Tales of Olfactory Madness -or- Fear and Loathing of your Baselayer.
There comes a moment in each of our lives when our sweat-stained, odor-absorbed workout gear enters the room before we do. In polite society, most of us swallow a small gag and deflect the conversation away from the assault on our noses.
Great authors* in history had no such compunction. After all, they are the astute observers of the world and compelling describers of how the senses take it all in.
And, just in case the literary allusions might go over your head, we’ve prepared a great author cheat sheet. We may never know if F. Scott Fitzgerald suffered from stinky workout gear. But we can imagine how he would have dealt with the offensive stench of his companions.
Now you can too.
F. Scott Fitzgerald: If it weren’t for the fact that I’ve been drunk for week, I daresay you smell of the nasty effluents of a rum factory yourself, old chap.
Mark Twain: When people tell me to exercise because it’s good for the body, why then, I tell them it’s right on par with whiskey and smoking to be good for the soul. I don’t right care for exercise when the result is the likes of a shirt such as yours, which has thoroughly and – without the trappings of polite society – offended my olfactory sensibilities.
Jane Austen: My idea of good company is the company of those who announce their arrival with quick wit, cleverness and a well-informed opinion of current events – not by the unappealing scent of their travel clothes.
Toni Morrison: The shirt takes on a life of its own much like the skunk who sets his own path with no regard for the story of his ancestors.
Hunter S. Thompson: You stink too much man, too much, too much.
Shakespeare: Do not draw mine attention, knave, for thine yeasty unwash’d apparel habit doth leave me whey-faced.
John Steinbeck: Our people are good people. For in the stench of their clothing and the gnawing in their guts they are but kind men and women out to survive and quell the wrath that builds when the scent overpowers the senses.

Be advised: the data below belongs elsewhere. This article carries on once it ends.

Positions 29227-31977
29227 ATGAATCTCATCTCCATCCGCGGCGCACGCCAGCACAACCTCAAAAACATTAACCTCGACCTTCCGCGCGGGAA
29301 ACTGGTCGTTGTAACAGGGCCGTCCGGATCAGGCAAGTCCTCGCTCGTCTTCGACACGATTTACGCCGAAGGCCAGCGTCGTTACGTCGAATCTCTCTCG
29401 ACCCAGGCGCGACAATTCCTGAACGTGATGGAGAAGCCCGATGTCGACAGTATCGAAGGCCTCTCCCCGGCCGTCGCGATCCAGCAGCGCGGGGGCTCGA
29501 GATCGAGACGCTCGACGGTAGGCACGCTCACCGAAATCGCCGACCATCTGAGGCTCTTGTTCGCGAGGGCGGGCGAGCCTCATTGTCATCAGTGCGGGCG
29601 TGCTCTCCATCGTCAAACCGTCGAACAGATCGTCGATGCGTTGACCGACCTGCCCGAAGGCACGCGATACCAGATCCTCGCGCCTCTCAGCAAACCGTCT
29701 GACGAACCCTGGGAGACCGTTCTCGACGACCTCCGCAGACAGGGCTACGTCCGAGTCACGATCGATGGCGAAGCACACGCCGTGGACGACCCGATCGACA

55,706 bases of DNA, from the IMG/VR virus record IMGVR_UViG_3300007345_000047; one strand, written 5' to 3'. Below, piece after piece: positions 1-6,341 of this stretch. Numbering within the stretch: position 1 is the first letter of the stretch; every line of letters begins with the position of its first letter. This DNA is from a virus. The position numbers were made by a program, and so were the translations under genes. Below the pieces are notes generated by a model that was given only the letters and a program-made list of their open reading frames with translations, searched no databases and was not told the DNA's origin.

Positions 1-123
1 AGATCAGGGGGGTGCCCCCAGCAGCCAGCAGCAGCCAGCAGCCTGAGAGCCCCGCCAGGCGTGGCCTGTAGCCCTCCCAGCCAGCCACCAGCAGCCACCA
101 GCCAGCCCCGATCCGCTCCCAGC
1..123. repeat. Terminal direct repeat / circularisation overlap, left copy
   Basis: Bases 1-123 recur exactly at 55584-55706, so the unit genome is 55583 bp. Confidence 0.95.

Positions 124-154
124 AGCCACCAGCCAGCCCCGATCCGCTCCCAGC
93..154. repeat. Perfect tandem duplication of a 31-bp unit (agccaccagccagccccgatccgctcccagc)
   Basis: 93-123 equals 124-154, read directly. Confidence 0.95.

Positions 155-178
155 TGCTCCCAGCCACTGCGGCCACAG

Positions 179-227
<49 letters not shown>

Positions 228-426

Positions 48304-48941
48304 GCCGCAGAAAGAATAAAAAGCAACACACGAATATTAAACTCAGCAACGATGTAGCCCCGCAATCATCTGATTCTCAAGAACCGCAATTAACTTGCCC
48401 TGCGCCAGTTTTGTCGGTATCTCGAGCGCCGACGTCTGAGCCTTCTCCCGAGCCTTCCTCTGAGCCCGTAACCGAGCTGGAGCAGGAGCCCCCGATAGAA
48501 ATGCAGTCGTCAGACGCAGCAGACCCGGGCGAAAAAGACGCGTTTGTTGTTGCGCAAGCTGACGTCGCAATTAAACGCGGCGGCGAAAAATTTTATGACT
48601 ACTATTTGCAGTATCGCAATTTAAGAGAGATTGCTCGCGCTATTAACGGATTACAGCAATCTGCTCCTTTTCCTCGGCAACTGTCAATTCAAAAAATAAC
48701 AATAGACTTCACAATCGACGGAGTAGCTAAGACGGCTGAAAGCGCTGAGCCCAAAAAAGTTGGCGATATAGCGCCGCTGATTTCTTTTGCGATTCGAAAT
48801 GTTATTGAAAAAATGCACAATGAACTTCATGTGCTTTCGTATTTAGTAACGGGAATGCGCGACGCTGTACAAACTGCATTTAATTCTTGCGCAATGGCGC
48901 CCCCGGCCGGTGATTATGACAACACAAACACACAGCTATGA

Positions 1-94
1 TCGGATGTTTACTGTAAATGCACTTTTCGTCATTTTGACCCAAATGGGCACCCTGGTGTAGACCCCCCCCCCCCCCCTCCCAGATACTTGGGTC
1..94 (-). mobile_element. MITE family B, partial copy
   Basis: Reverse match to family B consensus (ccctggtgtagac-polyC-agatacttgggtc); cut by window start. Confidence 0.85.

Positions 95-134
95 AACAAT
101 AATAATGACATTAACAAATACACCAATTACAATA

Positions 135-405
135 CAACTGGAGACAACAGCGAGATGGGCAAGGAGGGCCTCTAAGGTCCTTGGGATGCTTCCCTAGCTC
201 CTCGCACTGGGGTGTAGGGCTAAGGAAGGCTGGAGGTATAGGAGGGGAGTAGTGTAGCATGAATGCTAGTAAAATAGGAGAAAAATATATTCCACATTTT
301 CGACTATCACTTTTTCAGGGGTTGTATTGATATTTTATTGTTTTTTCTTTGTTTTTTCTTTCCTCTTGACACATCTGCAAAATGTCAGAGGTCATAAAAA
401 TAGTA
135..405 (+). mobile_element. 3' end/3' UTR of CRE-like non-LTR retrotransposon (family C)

Charles Bukowski: I don’t hate the stink of your shirt. I just feel better when it’s not around. (Pours a drink.)
Gabriel Garcia Marquez: What matters is not that you’ve arrived from a painstaking journey with a blouse that smells of a burro’s behind. What matters is that you understand how the father, and the father of the father, and the father of the father of the father, and the father of the father of the father of the father arrived. In this way, you will search more than the stench; you will search the heart.
Rumi: The sweat is the body’s way of making room for us to drink our lives full of love.
James Joyce: And the scent that overpowered my senses as you breezed in the pub was an inhuman concoction of synthetic fabrics and human sweat and then I turned and I saw the horrific odor was associated with such a beautiful creature yes I was drawn and repulsed at the same time for how could I not immediately love you and how could I submit to living in the same small flat as your shirt and I have not more than a single room for us both to live and with that shirt yes with that shirt I shall not see my dream of our lives together transpire. Yes.
Ernest Hemingway: You stink.
Shel Silverstein: The shirt loved the boy. And the boy loved the shirt. When the boy would run, the shirt would shield him from the sun. When the boy would kayak, the shirt would provide comfort under his dry top. When the boy would ski, the shirt would add a layer of warmth. The shirt would give anything to the boy, and it did. The shirt gave its last and finest effort at fending off the sweat and the tears the boy offered… until the shirt could give no more.
* Yes, Shel Silverstein ranks among these scribes. Thank you for asking.